There's No Wrong Way to Celebrate Memorial Day
Conversations at my family’s annual Memorial Day barbeques growing up were mostly about baseball and grilling techniques, but sometimes my Pop Pop would bring up “the War.” He rarely talked about it, but once in a while – usually after a few beers – he would let us hold his medals. He liked to scandalize my grandmother by unbuttoning his top shirt button and showing the grandkids the pocks and rivets marring his tanned shoulders. “Shrapnel,” he said, tracing the scars with his fingers.
At some point the adults would call the kids together for a toast and a prayer. Raising our red Solo cups full of lemonade, we’d recognize my two Pop Pops, one living and one dead, and toast all soldiers who gave their life. We would sit in dutiful silence for a few seconds, then go back to our hot dogs and water fights.
For many Americans, Memorial Day is just a long weekend inaugurating summer, free of work and full of parades and pool parties. Older generations might lament the general lack of reverence on this hallowed day of remembrance, as restaurants and bars - The Pig & The Sprout included – run drink specials and host throngs of guests looking to have a good time. Maybe they’re right, or maybe Memorial Day revelry is a kind of hope in action, honoring the dead by living.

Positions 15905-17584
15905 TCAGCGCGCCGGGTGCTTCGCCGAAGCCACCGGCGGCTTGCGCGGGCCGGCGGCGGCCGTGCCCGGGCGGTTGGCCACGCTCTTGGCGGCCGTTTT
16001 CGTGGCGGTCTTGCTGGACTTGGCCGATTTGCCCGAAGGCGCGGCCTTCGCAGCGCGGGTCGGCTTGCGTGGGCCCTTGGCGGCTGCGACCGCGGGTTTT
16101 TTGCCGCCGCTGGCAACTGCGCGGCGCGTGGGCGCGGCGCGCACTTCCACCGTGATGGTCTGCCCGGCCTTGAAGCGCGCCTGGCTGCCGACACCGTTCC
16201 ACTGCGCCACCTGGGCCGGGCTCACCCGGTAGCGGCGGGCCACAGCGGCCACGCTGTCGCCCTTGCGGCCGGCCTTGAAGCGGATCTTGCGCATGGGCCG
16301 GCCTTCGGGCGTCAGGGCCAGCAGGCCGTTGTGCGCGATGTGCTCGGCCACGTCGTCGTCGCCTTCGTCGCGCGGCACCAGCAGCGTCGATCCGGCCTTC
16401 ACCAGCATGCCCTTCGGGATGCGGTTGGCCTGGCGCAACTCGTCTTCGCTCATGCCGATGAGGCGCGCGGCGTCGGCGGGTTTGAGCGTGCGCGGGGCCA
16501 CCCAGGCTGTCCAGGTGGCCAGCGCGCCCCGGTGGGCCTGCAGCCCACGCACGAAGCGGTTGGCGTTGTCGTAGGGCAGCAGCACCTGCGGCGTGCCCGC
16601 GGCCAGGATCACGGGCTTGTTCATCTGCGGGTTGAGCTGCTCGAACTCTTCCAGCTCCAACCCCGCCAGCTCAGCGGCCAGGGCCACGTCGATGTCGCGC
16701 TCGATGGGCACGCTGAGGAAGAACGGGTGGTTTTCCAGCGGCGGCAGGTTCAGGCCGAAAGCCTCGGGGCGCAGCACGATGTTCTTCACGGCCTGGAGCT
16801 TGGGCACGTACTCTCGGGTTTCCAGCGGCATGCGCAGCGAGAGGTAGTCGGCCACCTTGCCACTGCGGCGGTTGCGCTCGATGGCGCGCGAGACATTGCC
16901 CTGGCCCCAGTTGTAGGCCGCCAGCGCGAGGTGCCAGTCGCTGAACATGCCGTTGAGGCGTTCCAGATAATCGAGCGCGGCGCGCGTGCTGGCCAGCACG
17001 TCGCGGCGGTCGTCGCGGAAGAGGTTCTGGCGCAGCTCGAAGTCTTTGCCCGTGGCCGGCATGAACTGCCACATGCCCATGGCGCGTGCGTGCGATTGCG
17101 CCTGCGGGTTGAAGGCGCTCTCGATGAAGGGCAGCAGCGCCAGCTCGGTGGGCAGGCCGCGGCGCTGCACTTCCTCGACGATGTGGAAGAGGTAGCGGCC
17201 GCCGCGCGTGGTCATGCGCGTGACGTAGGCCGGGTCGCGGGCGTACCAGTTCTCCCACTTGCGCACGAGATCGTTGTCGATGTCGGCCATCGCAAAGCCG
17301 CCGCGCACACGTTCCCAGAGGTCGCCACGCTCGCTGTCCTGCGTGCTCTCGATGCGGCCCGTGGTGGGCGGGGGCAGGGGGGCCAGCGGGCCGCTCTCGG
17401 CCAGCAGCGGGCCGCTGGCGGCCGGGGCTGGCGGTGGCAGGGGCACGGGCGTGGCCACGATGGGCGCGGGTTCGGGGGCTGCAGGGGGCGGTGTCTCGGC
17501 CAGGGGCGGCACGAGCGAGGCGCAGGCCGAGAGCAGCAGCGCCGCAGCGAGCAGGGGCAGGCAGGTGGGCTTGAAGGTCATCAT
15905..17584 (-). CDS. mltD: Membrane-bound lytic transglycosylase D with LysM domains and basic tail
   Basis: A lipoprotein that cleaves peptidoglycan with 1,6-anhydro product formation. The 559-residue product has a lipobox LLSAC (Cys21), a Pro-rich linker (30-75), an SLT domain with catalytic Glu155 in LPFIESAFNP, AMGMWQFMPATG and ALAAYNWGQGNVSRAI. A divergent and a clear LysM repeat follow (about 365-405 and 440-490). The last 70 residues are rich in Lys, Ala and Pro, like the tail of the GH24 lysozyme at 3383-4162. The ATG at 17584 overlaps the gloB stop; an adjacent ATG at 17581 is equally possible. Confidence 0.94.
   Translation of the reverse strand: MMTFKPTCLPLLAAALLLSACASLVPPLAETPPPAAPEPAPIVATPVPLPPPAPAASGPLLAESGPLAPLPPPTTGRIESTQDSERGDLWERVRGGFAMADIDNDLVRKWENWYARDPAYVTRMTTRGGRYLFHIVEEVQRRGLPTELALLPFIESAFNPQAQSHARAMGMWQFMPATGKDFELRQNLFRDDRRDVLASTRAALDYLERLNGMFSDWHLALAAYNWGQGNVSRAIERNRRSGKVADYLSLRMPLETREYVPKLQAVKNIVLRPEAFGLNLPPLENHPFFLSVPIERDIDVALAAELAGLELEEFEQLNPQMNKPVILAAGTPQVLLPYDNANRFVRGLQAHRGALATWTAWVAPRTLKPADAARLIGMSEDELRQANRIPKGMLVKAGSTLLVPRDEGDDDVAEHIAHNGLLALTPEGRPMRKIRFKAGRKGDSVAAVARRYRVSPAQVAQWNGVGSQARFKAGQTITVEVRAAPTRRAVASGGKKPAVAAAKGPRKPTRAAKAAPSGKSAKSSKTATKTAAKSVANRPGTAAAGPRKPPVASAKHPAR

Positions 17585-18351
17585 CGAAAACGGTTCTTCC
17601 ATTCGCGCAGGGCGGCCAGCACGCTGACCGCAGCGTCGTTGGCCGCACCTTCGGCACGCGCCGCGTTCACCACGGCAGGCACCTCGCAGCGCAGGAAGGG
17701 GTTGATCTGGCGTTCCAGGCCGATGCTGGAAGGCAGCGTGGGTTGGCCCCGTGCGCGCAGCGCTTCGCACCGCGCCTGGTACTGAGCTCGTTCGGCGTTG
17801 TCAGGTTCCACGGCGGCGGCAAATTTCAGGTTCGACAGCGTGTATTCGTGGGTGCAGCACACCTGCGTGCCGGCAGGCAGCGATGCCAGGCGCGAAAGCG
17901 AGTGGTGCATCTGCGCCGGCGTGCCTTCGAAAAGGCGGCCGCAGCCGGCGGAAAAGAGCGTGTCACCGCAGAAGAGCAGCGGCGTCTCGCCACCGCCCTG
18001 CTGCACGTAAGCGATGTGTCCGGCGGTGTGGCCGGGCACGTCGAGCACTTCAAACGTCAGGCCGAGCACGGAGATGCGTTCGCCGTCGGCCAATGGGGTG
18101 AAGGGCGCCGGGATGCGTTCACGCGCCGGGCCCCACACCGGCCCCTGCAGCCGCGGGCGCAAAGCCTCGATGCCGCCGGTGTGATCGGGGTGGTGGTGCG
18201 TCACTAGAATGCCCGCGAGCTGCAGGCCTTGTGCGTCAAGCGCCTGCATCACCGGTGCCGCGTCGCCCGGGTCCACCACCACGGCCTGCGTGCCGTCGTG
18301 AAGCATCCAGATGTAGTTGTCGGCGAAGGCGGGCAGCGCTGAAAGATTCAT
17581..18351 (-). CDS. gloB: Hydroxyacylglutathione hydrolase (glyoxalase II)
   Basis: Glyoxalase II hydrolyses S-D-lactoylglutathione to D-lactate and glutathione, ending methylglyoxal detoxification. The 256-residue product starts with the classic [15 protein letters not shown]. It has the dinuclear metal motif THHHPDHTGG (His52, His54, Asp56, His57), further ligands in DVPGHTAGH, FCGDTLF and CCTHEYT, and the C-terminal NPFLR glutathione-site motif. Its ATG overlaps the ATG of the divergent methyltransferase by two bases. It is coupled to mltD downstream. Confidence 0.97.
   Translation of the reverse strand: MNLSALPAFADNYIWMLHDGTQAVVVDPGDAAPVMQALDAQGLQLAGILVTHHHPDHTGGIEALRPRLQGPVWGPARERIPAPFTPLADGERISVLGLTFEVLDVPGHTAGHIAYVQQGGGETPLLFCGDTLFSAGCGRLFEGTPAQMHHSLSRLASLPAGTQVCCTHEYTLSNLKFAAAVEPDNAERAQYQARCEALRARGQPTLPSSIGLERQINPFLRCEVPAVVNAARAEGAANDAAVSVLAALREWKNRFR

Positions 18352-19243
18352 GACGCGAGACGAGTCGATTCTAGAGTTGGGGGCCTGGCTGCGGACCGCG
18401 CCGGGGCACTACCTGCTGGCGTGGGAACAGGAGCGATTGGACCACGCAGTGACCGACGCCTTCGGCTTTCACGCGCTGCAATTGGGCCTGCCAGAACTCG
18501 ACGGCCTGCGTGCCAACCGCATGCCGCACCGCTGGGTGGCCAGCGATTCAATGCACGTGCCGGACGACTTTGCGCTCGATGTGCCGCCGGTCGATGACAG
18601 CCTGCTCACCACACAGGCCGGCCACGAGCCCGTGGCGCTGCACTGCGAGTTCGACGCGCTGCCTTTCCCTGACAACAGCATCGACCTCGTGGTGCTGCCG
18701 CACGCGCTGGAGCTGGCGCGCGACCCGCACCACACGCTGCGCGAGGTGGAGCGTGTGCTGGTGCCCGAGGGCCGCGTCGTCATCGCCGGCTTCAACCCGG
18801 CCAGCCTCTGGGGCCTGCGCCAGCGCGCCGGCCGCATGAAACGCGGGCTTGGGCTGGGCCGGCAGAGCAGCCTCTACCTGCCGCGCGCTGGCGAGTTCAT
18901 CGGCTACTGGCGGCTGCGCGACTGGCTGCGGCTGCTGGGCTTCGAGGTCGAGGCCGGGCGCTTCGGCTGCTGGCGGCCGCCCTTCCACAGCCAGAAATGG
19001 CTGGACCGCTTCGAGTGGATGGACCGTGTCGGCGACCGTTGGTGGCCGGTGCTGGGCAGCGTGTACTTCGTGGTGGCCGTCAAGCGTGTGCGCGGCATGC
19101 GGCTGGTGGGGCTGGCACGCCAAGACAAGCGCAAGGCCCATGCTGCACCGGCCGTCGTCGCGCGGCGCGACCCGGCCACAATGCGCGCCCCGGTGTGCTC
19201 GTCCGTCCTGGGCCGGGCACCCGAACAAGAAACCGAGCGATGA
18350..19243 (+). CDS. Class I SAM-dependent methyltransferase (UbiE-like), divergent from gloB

The first official gathering of Americans in towns and cities across the country to honor those lost at war was in 1868. The collective grief of a nation on the other side of war – the Civil War had ended just three years earlier – but still raw from its horrors lent a somberness to those early gatherings, but even then, hope and joy crept in.
Women made pies and pound cake, wrangling toddlers into their Sunday best. Men shared handshakes, nips of whiskey and quiet words of condolence. Preachers and mayors and veterans spoke to reverent crowds nationwide; at Arlington National Cemetery, more than 5,000 people gathered to decorate 20,000 graves.
And then, when the speeches and prayers were over, a heartbroken nation celebrated. People rolled out blankets and unwrapped pies. Parades sprung up, with children marching to the music of local musicians. For an afternoon, the heartbroken smiled through their grief. Sure, some felt that relaxation and mirth were out of place: in 1888, the New York Tribune scolded President Grover Cleveland for indulging in a fishing trip with friends on Memorial Day. Still, the relaxing, socializing, and celebrating continue year over year, even for many that grieve.
This year, I hope you honor and remember those who have sacrificed in whatever ways feel right to you. Eat good food, visit a gravestone, party in the streets, or all of the above. When reflecting on Memorial Day, Navy pilot Ken Harbough said, “I know that this day and the joy it brings are gifts I can never repay. Except, perhaps, by living a life full of happiness as my fallen friends would have wanted.”
Celebrate with The Pig & the Sprout, At Home or In Person
Free mimosas to anyone with a military ID
Brunch begins on Memorial Day at 9am – join us!
Enjoy locally-made Smokin' Ace hot dogs at the Pig & the Sprout